iclocal said...

I was curious as to why students only have 175 days now instead of 180? It makes some sense at the elementary level since their day is now longer. But it seems like at the secondary level they have lost five days of instruction since the day is not any longer. Why does the district value more instructional time at the elementary level than the secondary? It does not seem fair to the secondary students.

Amy Charles said...

Are we going to talk about this nebulous policy of having ICCSD staff make "threat assessments" for calling the cops on children, particularly when the cops already have a highly strained relationship with communities of color here? I will point out that ICCSD only recently had a Title IX violation, and I believe there's an equity report out from a few years ago...oh, here it is.


Right, police referrals and suspensions already heavily overrepresent kids of color.

I would like to see ICCSD and ICPD, in conjunction with community groups come to some consensus about and write up a plan for how we are going to do this equitably, without catching vulnerable families up in high-stakes bias-based "regrettable mistakes". Doing this ad-hoc is not a good idea.

Thanks, Chris.

Chris said...

iclocal -- You're right that that's the effect of the new bell schedule. In fact, since snow days will ordinarily not be made up, it may turn out that the gain in hours for elementary students will not be as great as expected. I don't want to speak for the people who made the decision, but my guess is that, to the extent the new bell schedule sacrifices hours for older students in favor of hours for younger students, it was at least partly driven by pressure from the state (for example, through third-grade retention rules) to raise elementary school test scores. I'm not saying I agree that it makes sense to think of student achievement that way (i.e., more minutes = more learning) -- just saying that I think that state pressure probably played a role in the change.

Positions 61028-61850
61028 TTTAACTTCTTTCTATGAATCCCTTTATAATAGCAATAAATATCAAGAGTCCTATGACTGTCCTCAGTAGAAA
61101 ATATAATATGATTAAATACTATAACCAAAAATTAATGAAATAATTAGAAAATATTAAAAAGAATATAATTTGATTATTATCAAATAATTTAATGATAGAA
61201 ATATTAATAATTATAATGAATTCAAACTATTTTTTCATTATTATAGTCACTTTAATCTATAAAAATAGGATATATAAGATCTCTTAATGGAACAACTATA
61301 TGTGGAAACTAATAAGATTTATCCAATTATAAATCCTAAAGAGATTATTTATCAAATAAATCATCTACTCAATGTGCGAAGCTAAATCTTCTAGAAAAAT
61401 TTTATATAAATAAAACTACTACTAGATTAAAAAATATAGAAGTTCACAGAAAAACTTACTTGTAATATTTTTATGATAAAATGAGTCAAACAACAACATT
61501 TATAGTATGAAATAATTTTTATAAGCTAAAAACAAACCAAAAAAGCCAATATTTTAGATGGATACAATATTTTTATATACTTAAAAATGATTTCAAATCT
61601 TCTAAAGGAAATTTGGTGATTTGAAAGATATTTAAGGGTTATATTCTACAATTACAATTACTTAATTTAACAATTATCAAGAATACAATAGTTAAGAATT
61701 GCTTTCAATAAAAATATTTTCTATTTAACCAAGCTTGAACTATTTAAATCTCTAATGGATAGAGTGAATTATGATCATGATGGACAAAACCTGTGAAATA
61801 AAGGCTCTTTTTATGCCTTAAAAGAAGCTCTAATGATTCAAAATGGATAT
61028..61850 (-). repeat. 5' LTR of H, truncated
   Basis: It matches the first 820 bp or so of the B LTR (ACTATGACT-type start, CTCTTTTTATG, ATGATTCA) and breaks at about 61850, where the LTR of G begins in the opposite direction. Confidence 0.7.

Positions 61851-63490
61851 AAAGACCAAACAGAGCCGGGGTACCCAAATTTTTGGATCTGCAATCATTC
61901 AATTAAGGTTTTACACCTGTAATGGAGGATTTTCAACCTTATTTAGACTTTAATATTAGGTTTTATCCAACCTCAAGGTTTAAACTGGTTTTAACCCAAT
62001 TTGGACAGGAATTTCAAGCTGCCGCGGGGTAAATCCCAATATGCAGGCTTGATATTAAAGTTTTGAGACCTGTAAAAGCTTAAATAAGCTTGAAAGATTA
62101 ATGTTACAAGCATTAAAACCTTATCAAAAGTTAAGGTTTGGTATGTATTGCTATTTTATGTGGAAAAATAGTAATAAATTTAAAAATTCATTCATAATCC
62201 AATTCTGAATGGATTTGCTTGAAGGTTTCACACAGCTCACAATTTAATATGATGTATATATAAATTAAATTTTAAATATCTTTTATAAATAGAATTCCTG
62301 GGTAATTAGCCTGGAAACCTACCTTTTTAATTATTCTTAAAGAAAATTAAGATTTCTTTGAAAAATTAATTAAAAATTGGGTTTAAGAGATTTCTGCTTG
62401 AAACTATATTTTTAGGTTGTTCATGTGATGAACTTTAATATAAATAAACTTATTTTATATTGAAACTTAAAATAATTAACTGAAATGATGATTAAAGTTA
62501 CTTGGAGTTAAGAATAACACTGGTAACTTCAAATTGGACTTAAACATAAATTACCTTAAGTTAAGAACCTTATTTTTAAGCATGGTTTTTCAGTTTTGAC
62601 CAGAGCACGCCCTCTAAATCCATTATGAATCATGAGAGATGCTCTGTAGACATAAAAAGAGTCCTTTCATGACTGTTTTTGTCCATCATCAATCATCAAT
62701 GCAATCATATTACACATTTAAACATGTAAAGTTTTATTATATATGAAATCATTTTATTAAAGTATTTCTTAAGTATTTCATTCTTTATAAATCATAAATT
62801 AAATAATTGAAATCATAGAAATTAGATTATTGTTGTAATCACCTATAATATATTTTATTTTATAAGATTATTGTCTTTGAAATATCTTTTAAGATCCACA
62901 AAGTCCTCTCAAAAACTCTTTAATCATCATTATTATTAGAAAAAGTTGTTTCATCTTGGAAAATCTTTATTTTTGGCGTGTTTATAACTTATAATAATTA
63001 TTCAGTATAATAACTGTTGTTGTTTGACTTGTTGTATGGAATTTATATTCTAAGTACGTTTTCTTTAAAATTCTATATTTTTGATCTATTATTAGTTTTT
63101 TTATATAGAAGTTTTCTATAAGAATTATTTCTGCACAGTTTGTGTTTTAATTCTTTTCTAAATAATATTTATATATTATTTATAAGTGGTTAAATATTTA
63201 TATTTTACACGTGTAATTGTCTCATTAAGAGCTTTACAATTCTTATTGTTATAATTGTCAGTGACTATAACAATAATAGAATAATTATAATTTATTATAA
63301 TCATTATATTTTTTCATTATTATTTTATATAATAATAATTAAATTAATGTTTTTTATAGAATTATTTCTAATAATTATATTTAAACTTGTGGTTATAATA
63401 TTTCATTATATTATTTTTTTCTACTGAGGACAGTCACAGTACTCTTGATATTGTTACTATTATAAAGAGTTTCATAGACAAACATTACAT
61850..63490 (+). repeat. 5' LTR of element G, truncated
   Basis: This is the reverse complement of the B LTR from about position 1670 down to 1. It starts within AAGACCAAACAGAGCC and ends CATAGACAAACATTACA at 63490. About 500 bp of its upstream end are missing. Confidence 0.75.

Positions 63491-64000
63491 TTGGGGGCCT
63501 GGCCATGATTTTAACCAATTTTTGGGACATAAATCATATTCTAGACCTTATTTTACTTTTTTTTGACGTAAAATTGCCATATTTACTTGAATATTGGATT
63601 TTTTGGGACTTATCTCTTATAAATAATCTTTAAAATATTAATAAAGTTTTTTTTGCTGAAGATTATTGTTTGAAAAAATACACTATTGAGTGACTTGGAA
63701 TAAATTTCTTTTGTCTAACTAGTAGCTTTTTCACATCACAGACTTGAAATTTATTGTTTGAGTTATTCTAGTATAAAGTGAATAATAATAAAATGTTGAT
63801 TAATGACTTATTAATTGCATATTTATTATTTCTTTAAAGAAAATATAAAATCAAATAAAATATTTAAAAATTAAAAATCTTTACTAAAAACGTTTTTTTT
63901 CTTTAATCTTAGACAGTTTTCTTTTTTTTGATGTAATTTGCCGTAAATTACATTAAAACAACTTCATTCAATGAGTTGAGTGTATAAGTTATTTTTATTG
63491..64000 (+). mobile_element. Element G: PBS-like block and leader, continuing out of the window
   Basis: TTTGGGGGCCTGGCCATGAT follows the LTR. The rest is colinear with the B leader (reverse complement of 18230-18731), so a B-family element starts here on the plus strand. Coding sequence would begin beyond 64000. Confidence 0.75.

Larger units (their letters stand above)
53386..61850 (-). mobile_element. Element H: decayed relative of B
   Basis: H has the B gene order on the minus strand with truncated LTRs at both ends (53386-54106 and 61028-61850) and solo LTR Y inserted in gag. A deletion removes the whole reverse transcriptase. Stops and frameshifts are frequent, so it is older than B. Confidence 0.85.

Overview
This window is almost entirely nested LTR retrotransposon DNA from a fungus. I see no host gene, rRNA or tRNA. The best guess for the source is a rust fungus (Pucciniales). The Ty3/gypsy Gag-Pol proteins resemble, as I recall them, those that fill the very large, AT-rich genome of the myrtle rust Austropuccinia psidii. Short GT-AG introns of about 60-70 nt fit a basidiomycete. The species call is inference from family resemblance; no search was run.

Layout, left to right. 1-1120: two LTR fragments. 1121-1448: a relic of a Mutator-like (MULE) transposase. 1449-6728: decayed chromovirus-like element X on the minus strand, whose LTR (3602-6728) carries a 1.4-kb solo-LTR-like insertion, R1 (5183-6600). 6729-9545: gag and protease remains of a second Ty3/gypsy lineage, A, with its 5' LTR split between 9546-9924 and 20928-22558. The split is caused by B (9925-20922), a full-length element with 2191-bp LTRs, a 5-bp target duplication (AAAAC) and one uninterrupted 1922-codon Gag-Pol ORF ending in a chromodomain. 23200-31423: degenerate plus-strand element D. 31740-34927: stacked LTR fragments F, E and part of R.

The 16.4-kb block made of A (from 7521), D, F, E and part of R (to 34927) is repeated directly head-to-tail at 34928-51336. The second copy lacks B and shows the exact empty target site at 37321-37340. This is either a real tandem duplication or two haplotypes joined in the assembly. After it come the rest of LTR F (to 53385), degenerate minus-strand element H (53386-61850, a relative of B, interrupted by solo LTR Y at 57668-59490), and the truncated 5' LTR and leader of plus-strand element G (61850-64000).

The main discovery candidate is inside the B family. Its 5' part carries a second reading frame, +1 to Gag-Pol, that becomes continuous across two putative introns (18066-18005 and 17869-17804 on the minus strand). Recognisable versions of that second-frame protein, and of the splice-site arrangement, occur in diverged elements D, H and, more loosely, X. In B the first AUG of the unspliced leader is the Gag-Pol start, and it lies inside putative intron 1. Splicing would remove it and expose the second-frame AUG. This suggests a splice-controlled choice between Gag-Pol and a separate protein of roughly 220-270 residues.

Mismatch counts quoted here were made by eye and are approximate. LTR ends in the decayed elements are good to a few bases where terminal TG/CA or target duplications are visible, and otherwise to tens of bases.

Chris said...

Amy -- Yes, our week-long detour into calling the police for minor threats has been an unfortunate setback for the work that was being done to reduce disproportionate minority contact with law enforcement. Anything we do going forward has to be very conscious of that work and that issue.

iclocal said...

Class size seems way too large at the secondary level. Maybe the board should consider lowering its recommended class size for secondary? It seems like the district office feels comfortable going over in some classes, so knowing that they will likely do that maybe the class size should be set with that in mind? Is it 27 now? I can't remember. Maybe 24 would be a better number? I can't imagine being a secondary teacher with 150-180 students and having that much to grade. I know the district office will say they can't afford to lower class size or they don't have space for more classes. To this I suggest the district could save money by going to semesters, and possibly not offering as many electives to save money. The space factor could maybe be fixed as the FMP is being done? I know as a parent I would rather my child would be in a smaller class than to have more course options.

Charlie Eastham said...


Hope these exchanges are helpful. As you know I am a member of the district's Equity Advisory Committee but I am commenting only as an individual.